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Jonathan Coe

Jonathan Coe is an English satirical author who has won international acclaim and numerous awards for his novels. He is best known for The Rotters Club trilogy (20012018) and The Terrible Privacy of Maxwell Sim (2010). He is also an award-winning biography writer and the author of collections of fiction and nonfiction short stories. As the recipient of the Officier de l’ordre des Arts et des Lettres, Jonathan Coe is regarded as a classic contemporary writer.

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Jonathan Coe

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Jonathan Coe is an English satirical author who has won international acclaim and numerous awards for his novels. He is best known for The Rotters Club trilogy (20012018) and The Terrible Privacy of Maxwell Sim (2010). He is also an award-winning biography writer and the author of collections of fiction and nonfiction short stories. As the recipient of the Officier de l’ordre des Arts et des Lettres, Jonathan Coe is regarded as a classic contemporary writer.

Officier de l’ordre des Arts et des Lettres is a French award that honours artists who have excelled in their particular field or have contributed significantly to the Arts in general.

Jonathon Coe: biography

Born in Lickey, Birmingham, in 1961 to Frank, a physicist, and Mary, a school teacher, Jonathon Coe attended King Edwards School. While an eight-year-old student, he began writing his first novel, The Castle of Mystery (1969). Parts of it were published in What a Carve Up! (1994). The school was also the setting for his later novel, The RottersClub (2001).

He was educated at Cambridge University, graduating with a BA in 1983. His Masters and PhD thesis on Henry Fieldings Tom Jones (1749) were completed through the University of Warwick. His band, The Peer Group, was pretty short-lived, but he did succeed in publishing his first novel, The Accidental Woman (1989), as a student. He then taught poetry at Warwick, as well as being a professional musician, writing music for jazz and cabaret. His career before becoming a full-time novelist also included stints as a legal proofreader and a journalist.

Most well known for his satirical novels on English culture, he has also written biographies of the actors Humphrey Bogart and James Stewart. The most famous is his biography of novelist B. S. Johnson, which won the Samuel Johnson Prize. His collection of short stories includes the works 9th and 13th.1

Jonathan Coe currently lives in North London with his wife, Janine McKeown. They have two daughters, Matilda and Madeline.

Jonathan Coe: books

The accidental Rotters Club trilogy consists of three novels, The Rotters Club (2001), The Closed Circle (2004), and Middle England (2018). Linking the novels together is a group of characters who first meet at King Edwards School. The Rotters Club is a coming-of-age novel, but overall the trilogy is considered to be political satire.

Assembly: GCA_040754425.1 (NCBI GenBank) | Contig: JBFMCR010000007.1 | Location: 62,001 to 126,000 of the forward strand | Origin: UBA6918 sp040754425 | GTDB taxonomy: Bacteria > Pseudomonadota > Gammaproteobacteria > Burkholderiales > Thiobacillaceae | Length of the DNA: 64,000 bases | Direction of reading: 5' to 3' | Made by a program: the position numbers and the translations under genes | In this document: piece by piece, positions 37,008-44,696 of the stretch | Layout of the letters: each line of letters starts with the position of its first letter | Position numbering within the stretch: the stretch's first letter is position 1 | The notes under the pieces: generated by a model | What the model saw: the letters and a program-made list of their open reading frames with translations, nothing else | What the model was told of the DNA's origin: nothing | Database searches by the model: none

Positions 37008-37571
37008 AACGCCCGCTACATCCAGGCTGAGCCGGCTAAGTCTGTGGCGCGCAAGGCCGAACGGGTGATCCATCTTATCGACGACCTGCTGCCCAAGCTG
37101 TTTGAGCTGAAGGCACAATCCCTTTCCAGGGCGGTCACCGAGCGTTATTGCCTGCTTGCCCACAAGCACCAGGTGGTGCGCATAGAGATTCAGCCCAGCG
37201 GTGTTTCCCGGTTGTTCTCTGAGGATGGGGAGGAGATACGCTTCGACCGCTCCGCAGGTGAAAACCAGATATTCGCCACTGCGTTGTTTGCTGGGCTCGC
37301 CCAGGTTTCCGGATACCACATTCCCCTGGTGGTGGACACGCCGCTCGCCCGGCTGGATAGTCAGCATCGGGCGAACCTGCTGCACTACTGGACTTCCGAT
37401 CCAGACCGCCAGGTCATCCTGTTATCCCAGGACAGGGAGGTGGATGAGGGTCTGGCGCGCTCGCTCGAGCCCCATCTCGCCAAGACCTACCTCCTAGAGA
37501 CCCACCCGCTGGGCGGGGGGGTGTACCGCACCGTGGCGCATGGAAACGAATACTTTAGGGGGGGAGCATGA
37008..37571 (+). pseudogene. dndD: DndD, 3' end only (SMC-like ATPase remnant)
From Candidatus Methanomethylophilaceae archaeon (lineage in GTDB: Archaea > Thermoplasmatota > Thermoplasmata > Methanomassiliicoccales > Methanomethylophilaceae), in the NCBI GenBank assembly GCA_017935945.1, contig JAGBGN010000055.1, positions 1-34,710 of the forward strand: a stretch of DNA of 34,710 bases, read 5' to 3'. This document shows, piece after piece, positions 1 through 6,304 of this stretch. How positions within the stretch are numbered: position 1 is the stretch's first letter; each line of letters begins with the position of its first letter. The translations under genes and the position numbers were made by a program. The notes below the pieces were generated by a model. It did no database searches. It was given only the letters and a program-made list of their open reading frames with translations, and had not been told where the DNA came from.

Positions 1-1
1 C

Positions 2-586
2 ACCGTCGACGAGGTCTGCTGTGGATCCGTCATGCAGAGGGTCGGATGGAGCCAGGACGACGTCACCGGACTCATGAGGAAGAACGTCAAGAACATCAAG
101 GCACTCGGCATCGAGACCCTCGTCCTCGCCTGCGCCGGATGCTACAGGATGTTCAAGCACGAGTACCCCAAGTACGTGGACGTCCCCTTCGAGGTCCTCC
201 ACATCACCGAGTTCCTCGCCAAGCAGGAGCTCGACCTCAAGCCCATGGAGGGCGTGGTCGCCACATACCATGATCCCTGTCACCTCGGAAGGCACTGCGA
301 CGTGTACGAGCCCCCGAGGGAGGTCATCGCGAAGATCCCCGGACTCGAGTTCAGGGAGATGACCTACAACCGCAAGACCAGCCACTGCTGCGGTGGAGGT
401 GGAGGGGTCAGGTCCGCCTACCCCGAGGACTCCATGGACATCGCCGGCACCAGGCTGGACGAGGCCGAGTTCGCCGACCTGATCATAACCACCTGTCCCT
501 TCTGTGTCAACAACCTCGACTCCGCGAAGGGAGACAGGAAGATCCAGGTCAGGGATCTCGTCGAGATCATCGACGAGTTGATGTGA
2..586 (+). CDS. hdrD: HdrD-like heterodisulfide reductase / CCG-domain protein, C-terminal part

A coming-of-age story generally focuses on a protagonist who is approaching young adulthood. Their mental and emotional growth are often highlighted. Famous examples include The Catcher in The Rye (1951) by J. D. Salinger and To Kill a Mockingbird (1960) by Harper Lee.

Featuring many elements of postmodernism and some of realism2, his books are sociopolitical satires with a focus on Britain, specifically England.

Postmodernism is a movement that followed modernism. It features intertextuality, non-linear plots, and subjectivity. Other famous postmodern authors you will have studied are Arundhathi Roy, Toni Morrison, and Ian McEwan.

Literary realism portrays the everyday mundane life of ordinary people, often written using commonplace speech.

A sociopolitical satire uses humour to ridicule or highlight issues with the current social and political systems.

Jonathan Coe: The Rotters Club (2001)

The first novel in Coe’s unplanned trilogy, The Rotters Club, is mainly set at King Edward School in Birmingham in the 1970s. In a coming-of-age story, the central characters are a group of four friends, Ben Trotter, Phillip Chase, Doug Anderson, and Claire Newman. Ben is the protagonist who experiences a conflict of worldview that is a defining aspect of the plot.

The novel relates the social, popular culture, and political realities of Birmingham. Terrible pop music, failed Prog Rock bands, first love, and community life are mixed with themes of a shifting cultural landscape, class struggles, social injustice, and the IrishBritish conflict.

IrishBritish conflict: on 21 November 1974, two Irish Republican Army (IRA) bombs exploded in Birmingham pubs, killing 21 people. These were part of an ongoing struggle between the IRA and the British government. Although the IRA claimed responsibility, the Birmingham Six who were charged were later acquitted after pressure from the British and Irish public.

In Birmingham during the 1970s, Progressive and Punk Rock became popular with the youth. English Prog Rock bands included Jethro Tull and Pink Floyd. Punk bands of the time included The Sex Pistols and The Clash. Both genres are linked to themes of social change and rebellion.

Jonathan Coe, a wall with Pink Floyd wish you were here written on it, StudySmarterFig. 1 - The Rotters' Club and Prog Rock are used as a form of escapism.

For the four teenagers, music, particularly Progressive and Punk Rock, becomes a refuge from the complexity of their era. Music also functions as a catalyst for social change.

It was the world, the world itself that was beyond his reach, this whole absurdly vast, complex, random, measureless construct, this never-ending ebb and flow of human relations, political relations, cultures, histories How could anyone hope to master such things? (The Rotters Club, Chapter 9).